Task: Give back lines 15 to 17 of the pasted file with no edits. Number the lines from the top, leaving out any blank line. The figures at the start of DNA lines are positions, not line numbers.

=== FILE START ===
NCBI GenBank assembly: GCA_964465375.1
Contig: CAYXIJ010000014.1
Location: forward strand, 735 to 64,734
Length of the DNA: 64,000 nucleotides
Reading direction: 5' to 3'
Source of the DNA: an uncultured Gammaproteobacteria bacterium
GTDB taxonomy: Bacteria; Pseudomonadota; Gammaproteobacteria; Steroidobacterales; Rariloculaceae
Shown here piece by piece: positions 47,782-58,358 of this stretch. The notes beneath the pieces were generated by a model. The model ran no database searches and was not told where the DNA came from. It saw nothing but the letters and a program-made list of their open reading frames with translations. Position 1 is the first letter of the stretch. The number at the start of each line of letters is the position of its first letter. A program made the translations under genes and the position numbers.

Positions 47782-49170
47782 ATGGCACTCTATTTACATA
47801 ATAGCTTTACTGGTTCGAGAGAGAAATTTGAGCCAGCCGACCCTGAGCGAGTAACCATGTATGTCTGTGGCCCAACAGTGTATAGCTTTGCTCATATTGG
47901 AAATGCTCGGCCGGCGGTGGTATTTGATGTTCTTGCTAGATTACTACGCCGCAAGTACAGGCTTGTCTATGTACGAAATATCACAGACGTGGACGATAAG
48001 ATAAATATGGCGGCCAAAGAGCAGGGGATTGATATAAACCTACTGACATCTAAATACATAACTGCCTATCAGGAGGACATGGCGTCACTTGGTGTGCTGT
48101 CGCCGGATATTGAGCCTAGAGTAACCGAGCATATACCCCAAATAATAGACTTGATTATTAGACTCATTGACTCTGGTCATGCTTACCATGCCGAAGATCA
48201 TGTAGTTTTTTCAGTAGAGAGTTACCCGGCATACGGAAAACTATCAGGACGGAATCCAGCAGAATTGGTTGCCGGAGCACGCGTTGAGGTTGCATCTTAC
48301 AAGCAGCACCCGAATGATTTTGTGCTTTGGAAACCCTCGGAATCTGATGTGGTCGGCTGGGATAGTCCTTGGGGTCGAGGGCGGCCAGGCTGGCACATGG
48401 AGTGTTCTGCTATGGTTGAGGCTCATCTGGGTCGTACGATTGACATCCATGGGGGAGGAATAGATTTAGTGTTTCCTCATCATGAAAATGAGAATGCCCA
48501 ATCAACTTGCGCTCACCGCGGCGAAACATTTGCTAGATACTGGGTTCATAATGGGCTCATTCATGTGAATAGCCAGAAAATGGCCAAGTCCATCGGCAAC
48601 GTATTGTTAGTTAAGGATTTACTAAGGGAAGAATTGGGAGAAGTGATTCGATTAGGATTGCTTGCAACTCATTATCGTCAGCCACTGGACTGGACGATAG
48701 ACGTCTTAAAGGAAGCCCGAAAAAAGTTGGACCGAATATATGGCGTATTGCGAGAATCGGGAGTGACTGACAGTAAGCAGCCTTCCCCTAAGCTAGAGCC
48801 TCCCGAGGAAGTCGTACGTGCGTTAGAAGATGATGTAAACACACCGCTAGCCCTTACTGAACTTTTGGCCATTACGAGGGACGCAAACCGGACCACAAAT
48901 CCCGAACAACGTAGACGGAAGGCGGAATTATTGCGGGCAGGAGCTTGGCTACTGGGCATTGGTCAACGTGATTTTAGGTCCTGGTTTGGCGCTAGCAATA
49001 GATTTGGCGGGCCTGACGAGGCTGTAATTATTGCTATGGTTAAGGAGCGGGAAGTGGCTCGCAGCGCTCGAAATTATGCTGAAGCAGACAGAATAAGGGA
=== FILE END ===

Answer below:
48201 TGTAGTTTTTTCAGTAGAGAGTTACCCGGCATACGGAAAACTATCAGGACGGAATCCAGCAGAATTGGTTGCCGGAGCACGCGTTGAGGTTGCATCTTAC
48301 AAGCAGCACCCGAATGATTTTGTGCTTTGGAAACCCTCGGAATCTGATGTGGTCGGCTGGGATAGTCCTTGGGGTCGAGGGCGGCCAGGCTGGCACATGG
48401 AGTGTTCTGCTATGGTTGAGGCTCATCTGGGTCGTACGATTGACATCCATGGGGGAGGAATAGATTTAGTGTTTCCTCATCATGAAAATGAGAATGCCCA